TALLAHASSEE (REUTERS) - The worst floods in decades deluged roads and engulfed homes and cars in Florida's Panhandle and coastal Alabama on Wednesday, the latest mayhem created by a tornado-packing storm system that has killed at least 34 people this week.
Florida Governor Rick Scott declared a state of emergency for 26 counties inundated by as much as two feet of relentless rain over a 24-hour period as severe thunderstorms raced across the northern part of the state.
Emergency workers evacuated about 200 people in the Panhandle, Scott told reporters at an emergency operations center south of Tallahassee. "This is devastating to this part of the state," he told CNN. "No-one anticipated it would just keep on raining and raining and raining ... We thought it was going to move on out."
Ashton Hayward, the mayor of Pensacola, Florida, said some downtown areas of the Gulf Coast city, were up to four feet under water. On one block, all of the businesses were flooded, he said.
A portion of the Scenic Highway in Pensacola, which runs along a bluff 80 to 100-feet above sea level, collapsed in two places, dropping a car and a truck about 40 feet, Hayward said. No injuries were reported.
An elderly woman died late Tuesday in Escambia County after high waters submerged her car on a highway, the Florida Highway Patrol said.
In Panama City, 100 people in an apartment complex were evacuated by five boats operated by Florida Fish and Wildlife officials. "All accesses were flooded. People were panicky. They were afraid they were going to be cut off," said Fish and Wildlife spokesman Stan Kirkland.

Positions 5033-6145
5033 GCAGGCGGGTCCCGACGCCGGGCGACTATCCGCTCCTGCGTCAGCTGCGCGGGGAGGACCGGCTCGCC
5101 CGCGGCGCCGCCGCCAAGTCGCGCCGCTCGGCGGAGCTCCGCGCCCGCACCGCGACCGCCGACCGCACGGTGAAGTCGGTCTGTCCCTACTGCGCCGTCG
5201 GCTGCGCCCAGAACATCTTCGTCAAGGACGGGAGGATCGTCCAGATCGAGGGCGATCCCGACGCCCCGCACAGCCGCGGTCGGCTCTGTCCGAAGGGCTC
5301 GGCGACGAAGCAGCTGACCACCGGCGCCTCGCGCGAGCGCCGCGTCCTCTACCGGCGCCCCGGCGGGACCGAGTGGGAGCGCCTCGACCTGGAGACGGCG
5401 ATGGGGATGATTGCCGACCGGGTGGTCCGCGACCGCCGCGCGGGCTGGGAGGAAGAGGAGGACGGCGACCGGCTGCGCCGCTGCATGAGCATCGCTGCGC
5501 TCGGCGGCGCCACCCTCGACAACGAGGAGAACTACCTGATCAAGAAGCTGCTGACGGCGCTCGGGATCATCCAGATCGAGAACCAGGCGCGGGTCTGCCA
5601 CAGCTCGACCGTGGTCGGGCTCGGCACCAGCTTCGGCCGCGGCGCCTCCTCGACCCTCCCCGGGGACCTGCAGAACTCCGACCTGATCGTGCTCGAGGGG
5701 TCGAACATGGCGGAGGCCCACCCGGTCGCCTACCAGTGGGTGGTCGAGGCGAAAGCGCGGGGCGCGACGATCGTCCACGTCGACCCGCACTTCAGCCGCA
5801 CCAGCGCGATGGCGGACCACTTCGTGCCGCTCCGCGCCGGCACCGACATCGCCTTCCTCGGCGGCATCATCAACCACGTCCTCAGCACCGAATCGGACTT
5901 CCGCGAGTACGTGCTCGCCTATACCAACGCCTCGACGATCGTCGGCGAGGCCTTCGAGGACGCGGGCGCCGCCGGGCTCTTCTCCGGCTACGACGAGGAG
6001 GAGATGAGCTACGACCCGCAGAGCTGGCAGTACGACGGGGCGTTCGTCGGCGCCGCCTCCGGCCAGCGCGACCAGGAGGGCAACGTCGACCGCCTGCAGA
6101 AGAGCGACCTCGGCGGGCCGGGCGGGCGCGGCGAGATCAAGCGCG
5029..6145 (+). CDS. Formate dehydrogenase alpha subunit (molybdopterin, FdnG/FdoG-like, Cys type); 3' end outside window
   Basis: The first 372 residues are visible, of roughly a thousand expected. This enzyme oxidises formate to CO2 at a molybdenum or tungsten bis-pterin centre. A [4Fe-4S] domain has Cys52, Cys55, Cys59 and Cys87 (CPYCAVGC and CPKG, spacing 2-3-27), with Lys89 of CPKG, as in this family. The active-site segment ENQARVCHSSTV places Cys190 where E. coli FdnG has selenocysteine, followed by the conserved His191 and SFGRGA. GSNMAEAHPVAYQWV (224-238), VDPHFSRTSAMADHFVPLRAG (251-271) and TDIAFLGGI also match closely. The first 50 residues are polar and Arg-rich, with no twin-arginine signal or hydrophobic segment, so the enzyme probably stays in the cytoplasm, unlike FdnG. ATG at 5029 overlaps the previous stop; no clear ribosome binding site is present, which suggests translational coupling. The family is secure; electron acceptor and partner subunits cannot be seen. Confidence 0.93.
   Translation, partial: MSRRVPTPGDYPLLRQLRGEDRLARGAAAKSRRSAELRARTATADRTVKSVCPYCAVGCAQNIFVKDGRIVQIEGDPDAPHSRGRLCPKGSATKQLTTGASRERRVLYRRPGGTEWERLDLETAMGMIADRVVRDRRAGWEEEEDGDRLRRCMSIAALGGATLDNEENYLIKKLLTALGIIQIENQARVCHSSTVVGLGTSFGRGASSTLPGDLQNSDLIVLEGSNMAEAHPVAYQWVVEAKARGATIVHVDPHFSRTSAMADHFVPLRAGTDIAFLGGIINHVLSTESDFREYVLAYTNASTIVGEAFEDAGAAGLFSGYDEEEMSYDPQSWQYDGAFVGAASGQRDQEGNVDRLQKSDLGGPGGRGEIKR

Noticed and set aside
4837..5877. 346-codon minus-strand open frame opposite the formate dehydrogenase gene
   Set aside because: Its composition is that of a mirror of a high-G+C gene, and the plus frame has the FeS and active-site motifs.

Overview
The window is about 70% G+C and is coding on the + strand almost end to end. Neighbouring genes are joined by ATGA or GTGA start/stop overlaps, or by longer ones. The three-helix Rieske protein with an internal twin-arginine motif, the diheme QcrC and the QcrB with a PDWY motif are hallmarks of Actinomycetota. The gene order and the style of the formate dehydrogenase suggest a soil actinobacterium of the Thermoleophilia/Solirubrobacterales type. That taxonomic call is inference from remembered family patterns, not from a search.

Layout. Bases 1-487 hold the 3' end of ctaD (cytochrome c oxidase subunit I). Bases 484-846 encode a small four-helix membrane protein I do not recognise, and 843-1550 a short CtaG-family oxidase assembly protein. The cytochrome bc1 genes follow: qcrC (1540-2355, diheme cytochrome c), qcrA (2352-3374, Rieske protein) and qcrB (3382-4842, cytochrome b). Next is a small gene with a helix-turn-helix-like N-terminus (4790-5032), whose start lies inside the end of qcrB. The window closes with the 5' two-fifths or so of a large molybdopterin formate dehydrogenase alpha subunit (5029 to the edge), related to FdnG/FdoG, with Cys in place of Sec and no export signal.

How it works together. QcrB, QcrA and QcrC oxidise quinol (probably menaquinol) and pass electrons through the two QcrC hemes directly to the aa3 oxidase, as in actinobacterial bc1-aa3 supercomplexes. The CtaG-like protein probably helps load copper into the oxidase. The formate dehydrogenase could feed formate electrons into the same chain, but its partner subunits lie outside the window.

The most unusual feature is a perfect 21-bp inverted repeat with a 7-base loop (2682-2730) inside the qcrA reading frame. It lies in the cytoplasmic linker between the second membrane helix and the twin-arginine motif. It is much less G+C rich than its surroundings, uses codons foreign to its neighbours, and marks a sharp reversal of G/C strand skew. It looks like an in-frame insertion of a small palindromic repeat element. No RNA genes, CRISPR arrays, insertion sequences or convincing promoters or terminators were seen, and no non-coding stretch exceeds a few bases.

Along Alabama's Gulf Coast, major county roads were flooded and several rivers overflowed after some areas got between 56 and 66 centimeters of rain in 24 hours, according to Mitchell Sims, emergency management director for Baldwin County. "We were rescuing people out of cars, out of ditches, out of homes," Sims said. "We are still getting reports of people trapped."
The flooding appears to be the worst in 30 years in the Panhandle, according to initial radar images of the rainfall, said Eric Esbensen, a National Weather Service meteorologist.
Schools and roads were closed in several Panhandle counties including Escambia, where emergency officials used boats and high-water vehicles to rescue stranded motorists and residents.
State and county officials urged residents not to drive in the treacherous conditions of rising water, damaged roads and storm debris.
The storms were expected to spread across portions of the East Coast and could drop 2 to 5 additional inches (5 to 13 centimeters) of rain in some areas and launch fresh tornadoes, said National Weather Service meteorologist Corey Mead.
A flood warning was in effect until Wednesday afternoon for the Washington D.C. metro area, as well as urban areas and small streams between Virginia and Baltimore, Maryland.
Severe conditions may persist into Thursday, though "it looks like the weather may be quieting down as warmer, more humid air is pushed offshore by a cold front moving through the Appalachians," Mead said.